Diplomatic Pouch / July 16, 2015
By Larry Luxner
One of Taiwan’s top ministers outlined his government’s evolving strategy toward mainland China in a keynote speech July 13 at Washington’s Brookings Institution.
Andrew Hsia heads Taiwan’s Mainland Affairs Council (MAC), which co-sponsored the all-day event — “Relations across the Taiwan Strait: Retrospective and Prospects for Future Development” — with Brookings’ Center for Northeast Asian Policy Studies and the Association of Foreign Relations.
In his speech, Hsia noted that since taking office in 2008, Taiwanese President Ma Ying-jeou has vigorously promoted a mainland policy centered on peace and prosperity, and maintaining the status quo of “no unification, no independence, and no use of force.”
That status quo, which has existed since 1949, enjoys the support of 75 percent of Taiwan’s 23 million people, said Hsia.
Yet over the past seven years, he said, China and Taiwan have begun institutionalized negotiations on economic, trade and security issues to advance the interests and well-being of both countries while safeguarding Taiwan’s security and promoting its economic development.
Last year, the MAC and its counterpart in Beijing, the Taiwan Affairs Office, began to normalize official contact.
“This marks an important milestone in the development of cross-strait relations. It has also lifted cross-strait ties to the greatest level of peace and stability in 66 years,” said Hsia, noting that eight million people cross the Taiwan Strait each year for tourism, business and family visits, while the number of mainland Chinese students studying in Taiwan has jumped from 823 seven years ago to more than 32,000 today.
“Cross-strait Internet users and students discuss current affairs and share points of view across geographical barriers. Taiwan has made an impact in its interactions with rapidly changing mainland China through its unique way of life and the qualities of its pluralistic society,” Hsia told his audience. “These interactions have conveyed the values of democracy, freedom, human rights and the rule of law to guide the mainland towards institutional reforms.”
That has also spilled over to Taiwan's external affairs, he said, giving Taiwan “more latitude for international participation” and earning praise from U.S. officials such as Daniel Russel, assistant secretary of state for East Asian and Pacific affairs, and Deputy Assistant Secretary of State Susan Thornton,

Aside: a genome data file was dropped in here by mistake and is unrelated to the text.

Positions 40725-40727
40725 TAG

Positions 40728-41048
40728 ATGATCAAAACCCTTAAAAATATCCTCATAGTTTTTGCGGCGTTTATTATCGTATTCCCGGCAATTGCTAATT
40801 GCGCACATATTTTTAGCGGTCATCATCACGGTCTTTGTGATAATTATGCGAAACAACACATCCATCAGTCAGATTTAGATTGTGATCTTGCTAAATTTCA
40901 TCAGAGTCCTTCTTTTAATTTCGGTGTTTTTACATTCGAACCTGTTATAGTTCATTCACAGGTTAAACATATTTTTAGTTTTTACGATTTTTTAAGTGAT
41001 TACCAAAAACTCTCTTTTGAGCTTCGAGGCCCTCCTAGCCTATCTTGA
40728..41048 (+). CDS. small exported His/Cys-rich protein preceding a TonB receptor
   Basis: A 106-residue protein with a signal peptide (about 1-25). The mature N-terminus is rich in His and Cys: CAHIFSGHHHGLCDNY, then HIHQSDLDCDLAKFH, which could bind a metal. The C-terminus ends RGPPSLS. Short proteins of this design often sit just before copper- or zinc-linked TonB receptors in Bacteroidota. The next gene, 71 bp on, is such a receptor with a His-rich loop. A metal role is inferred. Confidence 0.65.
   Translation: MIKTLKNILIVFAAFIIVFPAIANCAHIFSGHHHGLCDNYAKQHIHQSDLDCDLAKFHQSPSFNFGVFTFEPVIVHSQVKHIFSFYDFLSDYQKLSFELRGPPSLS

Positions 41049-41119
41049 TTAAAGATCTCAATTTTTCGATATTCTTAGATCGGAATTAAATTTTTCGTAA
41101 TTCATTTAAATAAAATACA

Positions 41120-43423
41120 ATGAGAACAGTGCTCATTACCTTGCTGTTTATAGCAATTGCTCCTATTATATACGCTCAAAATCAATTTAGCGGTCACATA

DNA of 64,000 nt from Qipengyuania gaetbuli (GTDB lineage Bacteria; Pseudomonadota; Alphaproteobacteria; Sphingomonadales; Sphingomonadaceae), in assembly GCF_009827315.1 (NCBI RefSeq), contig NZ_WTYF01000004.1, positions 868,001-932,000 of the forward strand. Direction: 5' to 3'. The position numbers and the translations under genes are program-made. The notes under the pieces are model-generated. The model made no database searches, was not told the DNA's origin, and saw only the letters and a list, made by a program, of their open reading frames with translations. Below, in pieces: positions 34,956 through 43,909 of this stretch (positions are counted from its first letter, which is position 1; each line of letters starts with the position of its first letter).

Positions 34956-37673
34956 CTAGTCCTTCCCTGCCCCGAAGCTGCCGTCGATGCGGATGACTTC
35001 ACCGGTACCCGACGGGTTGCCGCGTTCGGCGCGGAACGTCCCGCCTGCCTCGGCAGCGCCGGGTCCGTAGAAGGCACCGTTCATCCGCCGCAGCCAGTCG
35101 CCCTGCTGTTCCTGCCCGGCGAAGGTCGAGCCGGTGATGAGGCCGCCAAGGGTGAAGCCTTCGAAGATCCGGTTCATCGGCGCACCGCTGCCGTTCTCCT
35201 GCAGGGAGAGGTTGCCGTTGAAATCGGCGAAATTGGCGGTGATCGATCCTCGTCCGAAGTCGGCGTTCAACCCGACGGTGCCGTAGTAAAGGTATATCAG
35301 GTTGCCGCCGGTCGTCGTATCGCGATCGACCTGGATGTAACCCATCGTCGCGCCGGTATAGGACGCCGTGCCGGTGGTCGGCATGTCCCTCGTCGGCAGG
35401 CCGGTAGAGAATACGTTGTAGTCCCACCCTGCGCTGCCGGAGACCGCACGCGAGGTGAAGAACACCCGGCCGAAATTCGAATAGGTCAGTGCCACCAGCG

“There are, of course, some who worry if Taiwan has not inclined too much towards China. I’d like to emphasize, however, that the mainland’s rise has presented a new international situation and order that has prompted many major countries, as well as the surrounding region, to successively adjust interaction strategies and strengthen political and economic relations with the Chinese mainland. Taiwan, as the mainland’s next-door neighbor, is particularly unable to ignore this change.”
Despite Taipei’s overtures to Beijing, he said, the island’s economic dependence on the mainland has fallen from pre-2008 levels.
“The two sides are still unable to establish real mutual trust,” he said. “The mainland has never understood why its expressions of goodwill to Taiwan have failed to win the hearts of the Taiwanese people.”
According to public opinion polls commissioned by MAC, up to 60 percent of Taiwanese say the mainland is unfriendly toward their island.
“Many of my friends around the world tell me that the mainland’s confidence is growing, but personally, I think the mainland is actually fearful facing an uncertain future and afraid that it might lose all that it has gained. This has prompted it to constantly adopt safeguards and precautions that frequently touch on deep water regions and sensitive areas,” he said.
One example, said Hsia, is Beijing’s “attempt to break the intangible and tangible boundaries” across the Taiwan Strait.
“The mainland has recently rolled out a series of unilateral measures aimed at Taiwan (such as the establishment of the M503 air route, implementation of visa-free treatment and card-formed Mainland Travel Permits for Taiwan residents, passage of Taiwan-related provisions under the National Security Law, and proposals to ‘ensure the practice of one country, two systems and advance China's reunification in accordance with the law.’ This has met with outcries in Taiwan,” he said.
Even worse, he said, “they have placed roadblocks at every turn to block Taiwan’s participation in NGOs relevant to the peoples’ livelihood, regional economic integration participation, and bilateral FTA negotiation with other countries. As such, the mainland’s contradictory initiatives in response to developments in Taiwan have, in some respects, had the unintended effect of widening the psychological distance between the two sides. This has created the predicament of a self-fulfilling prophecy in which ‘the more one cares, the easier it is for one to lose.’”
But Hsia says he’s convinced that these difficulties will eventually be resolved.
“Tensions and conflicts have inevitably appeared in the past 20-plus years of cross-strait relations. However, relations will ultimately return to the ‘moderate path’ of putting the people’s well-being first. Regardless of how the situation evolves, the welfare of the people must be considered, and the mainland must also fulfill its responsibilities to maintain cross-strait peace,” he concluded. “The world is one family. Taiwan, as a peacemaker, cannot be excluded from international affairs and marginalizing Taiwan will only lead to alienation and resentment.”